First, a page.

With less than a week until Election Day, the Whatcom County Auditor’s Office is already busy collecting ballots and preparing them to be counted.
Teams of two have been picking up ballots from drop boxes around the county for more than a week – almost 45,000 had been collected before Wednesday morning.
Meanwhile, workers at the Whatcom County Courthouse have been verifying signatures, separating ballots from signed envelopes and making sure ballots will be ready for the tabulating machines to count.
Much of the work involves sorting the materials into traceable groups and copying ballots that have issues onto clean forms.
Sign Up and Save
Get six months of free digital access to The Bellingham Herald
For example, if someone changes their vote by crossing out the wrong item and filling in the line for the vote they wanted, election workers have to copy that entire ballot’s answers onto a clean sheet so the tabulating equipment can read it without any issues, said Diana Bradrick, chief deputy auditor for the county.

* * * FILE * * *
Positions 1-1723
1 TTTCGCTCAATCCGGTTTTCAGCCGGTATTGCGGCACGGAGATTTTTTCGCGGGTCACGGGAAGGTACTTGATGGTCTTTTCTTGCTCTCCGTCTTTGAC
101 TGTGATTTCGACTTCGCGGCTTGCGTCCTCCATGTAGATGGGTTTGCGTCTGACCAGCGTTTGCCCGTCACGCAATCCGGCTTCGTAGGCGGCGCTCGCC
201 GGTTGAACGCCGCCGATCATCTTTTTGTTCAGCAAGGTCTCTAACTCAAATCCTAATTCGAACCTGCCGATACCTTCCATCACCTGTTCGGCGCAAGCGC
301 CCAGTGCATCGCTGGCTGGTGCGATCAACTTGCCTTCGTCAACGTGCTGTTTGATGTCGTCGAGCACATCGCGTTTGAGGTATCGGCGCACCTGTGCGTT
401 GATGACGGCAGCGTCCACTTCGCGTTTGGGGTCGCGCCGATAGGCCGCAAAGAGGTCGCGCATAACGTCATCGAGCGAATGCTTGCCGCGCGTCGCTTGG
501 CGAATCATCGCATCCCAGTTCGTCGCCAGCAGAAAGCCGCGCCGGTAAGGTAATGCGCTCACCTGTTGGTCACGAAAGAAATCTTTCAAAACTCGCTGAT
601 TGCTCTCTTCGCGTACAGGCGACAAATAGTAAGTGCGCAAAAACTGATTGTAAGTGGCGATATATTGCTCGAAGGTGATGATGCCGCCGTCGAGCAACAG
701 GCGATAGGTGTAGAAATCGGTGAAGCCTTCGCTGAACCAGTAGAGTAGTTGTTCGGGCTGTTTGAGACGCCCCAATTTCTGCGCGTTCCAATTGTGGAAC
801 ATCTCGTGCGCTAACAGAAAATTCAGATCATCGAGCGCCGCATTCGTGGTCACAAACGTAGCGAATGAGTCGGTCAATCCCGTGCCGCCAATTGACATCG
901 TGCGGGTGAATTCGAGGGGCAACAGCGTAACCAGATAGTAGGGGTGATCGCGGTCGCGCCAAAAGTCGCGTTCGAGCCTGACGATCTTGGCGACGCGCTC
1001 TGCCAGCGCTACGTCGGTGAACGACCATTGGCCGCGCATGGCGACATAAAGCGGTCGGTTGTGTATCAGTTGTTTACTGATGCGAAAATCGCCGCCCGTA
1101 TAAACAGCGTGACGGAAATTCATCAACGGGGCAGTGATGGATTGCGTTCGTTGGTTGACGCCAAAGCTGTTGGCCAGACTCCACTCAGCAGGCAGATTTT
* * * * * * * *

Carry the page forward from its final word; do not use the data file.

Other times, people may have used the wrong kind of pen (felt pens may bleed through the other side of the paper, glitter pen ink can clog up the machine), or there may be food or debris on the paper, Bradrick said.
So far this year, it seems like roughly 10 percent of ballots have needed that kind of duplication for one reason or another, she said.
Each form is double checked against the original by someone other than the person who copied it, and a random audit is also conducted to triple-check the accuracy, Bradrick said.
Ballots will be counted starting Monday, Bradrick said.
People have until 8 p.m. Tuesday to turn in their ballots at drop boxes. If sending your ballot by mail, it must be postmarked by Nov. 8, and the Whatcom County ballot needs 68 cents of postage because it is heavier than usual.